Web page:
With less than a week to produce a solution to a massive multiemployer pension underfunding problem, expectations of a special congressional committee are shifting from dramatic new ideas to some tough choices for plan sponsors.
An analysis of a draft proposal available as Pensions & Investments went to press shows the ideas being considered could help some of the 100-plus multiemployer plans in the most critical shape and shore up the finances of the Pension Benefit Guaranty Corp. However, it could also push currently healthy plans, which now number more than 1,200, into suddenly shakier condition and even prompt many to close their plans entirely. For some observers, it is an approach that protects retirees at the sake of active workers.
A source close to the process said negotiations are ongoing and that the document does not reflect a final agreement. Sherrod Brown, D-Ohio and select committee co-chairman, said in a statement that “the hardworking men and women who are counting on this committee deserve a solution, and Chairman Hatch and I continue to negotiate with other members of the committee to reach a bipartisan agreement.”
Members of the Joint Select Committee on Solvency of Multiemployer Pension Plans — 16 House and Senate members split evenly from both parties — have been at it since February, holding hearings and consulting with stakeholders, multiemployer pension experts, academics and PBGC officials, whose own multiemployer program hangs in the balance.
The draft proposal rejected the idea of a federal loan program, which did not gain political traction with the disparate group. Instead, it offers several measures to help struggling plans protect retiree benefits, including increasing the PBGC minimum guarantee level to $70 per month per year of service, and at least $3,000 per year.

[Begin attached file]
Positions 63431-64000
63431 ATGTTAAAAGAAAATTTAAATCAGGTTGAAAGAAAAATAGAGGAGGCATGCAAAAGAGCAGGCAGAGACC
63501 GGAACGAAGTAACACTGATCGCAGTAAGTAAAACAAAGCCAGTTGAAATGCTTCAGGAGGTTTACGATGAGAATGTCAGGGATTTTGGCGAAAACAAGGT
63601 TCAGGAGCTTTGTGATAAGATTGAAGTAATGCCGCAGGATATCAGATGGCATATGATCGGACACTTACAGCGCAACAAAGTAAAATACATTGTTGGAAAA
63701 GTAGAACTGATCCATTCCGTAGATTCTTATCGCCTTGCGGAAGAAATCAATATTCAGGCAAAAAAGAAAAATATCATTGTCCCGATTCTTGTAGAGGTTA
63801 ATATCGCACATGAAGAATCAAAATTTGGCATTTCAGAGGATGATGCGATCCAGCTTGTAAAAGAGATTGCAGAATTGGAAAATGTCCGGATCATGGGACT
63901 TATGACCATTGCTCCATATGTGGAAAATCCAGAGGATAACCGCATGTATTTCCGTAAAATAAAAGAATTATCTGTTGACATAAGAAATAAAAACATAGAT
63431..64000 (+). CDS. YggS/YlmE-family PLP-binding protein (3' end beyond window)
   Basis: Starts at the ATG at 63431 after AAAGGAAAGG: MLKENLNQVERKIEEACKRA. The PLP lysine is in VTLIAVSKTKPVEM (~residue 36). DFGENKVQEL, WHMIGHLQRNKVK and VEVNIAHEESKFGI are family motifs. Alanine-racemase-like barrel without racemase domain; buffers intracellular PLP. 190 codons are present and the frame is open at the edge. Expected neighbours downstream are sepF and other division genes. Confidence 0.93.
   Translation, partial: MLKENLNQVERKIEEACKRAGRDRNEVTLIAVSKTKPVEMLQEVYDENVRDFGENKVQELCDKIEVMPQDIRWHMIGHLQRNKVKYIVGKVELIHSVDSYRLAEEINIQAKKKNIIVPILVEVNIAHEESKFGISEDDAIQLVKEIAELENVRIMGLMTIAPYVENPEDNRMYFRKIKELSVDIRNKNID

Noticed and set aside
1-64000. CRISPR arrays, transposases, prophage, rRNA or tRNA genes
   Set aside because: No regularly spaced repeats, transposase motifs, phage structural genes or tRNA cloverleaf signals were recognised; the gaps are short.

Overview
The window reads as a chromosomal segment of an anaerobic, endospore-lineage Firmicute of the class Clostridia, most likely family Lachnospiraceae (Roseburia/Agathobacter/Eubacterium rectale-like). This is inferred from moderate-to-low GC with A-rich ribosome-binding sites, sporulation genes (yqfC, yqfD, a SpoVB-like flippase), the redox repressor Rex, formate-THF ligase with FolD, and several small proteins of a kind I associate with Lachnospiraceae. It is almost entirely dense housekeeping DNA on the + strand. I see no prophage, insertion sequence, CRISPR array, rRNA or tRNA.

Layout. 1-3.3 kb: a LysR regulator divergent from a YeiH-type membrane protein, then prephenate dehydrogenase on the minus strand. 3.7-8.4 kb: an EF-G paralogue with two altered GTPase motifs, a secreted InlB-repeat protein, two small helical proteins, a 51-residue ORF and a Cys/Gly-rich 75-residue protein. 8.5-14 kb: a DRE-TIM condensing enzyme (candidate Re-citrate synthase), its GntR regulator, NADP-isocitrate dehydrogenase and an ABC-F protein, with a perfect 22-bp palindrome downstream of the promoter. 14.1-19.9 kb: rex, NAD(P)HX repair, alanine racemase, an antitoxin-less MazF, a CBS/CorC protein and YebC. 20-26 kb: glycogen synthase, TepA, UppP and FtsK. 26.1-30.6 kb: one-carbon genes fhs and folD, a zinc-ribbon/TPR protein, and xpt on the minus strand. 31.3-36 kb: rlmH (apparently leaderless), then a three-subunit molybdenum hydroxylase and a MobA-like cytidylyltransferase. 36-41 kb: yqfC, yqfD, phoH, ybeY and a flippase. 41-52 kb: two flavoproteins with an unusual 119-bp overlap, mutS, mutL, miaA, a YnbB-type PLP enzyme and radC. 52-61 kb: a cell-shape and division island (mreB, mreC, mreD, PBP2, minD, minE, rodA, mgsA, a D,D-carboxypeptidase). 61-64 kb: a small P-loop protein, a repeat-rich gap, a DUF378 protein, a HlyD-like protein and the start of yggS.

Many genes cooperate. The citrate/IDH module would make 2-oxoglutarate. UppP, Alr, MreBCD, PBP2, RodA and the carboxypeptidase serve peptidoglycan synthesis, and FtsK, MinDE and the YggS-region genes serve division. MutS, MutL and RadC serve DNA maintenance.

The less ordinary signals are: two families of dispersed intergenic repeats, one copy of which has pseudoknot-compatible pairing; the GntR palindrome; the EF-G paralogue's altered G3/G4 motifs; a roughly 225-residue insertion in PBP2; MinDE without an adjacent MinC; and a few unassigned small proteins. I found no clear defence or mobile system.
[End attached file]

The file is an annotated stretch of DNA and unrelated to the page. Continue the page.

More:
It even undoes benefit cuts already authorized by the Treasury Department under the Multiemployer Pension Reform Act of 2014, but plans within five years of insolvency would cut to the minimum benefit level and then be terminated.
The PBGC would gain more authority and resources to take financial responsibility for struggling plans. The draft proposal calls for a 30-year promise of $3 billion in federal funding per year to allow it to do more partitioning, a new variable rate premium for plan sponsors, a new "stakeholder" premium to be paid by retirees in struggling plans and a new exit premium for employers.
In addition to those new premium costs, healthy plans would also be squeezed by a requirement to use a more conservative discount rate when measuring liabilities. While 7.5% is a typical rate used by plans today, the proposal calls for a cap of the long-term corporate bond rate plus 2%, roughly 100 basis points lower. Those two changes have some multiemployer plan experts warning that many healthy plans could suddenly become classified as endangered and force employers to consider getting out or trustees to think about shifting to defined contribution plans.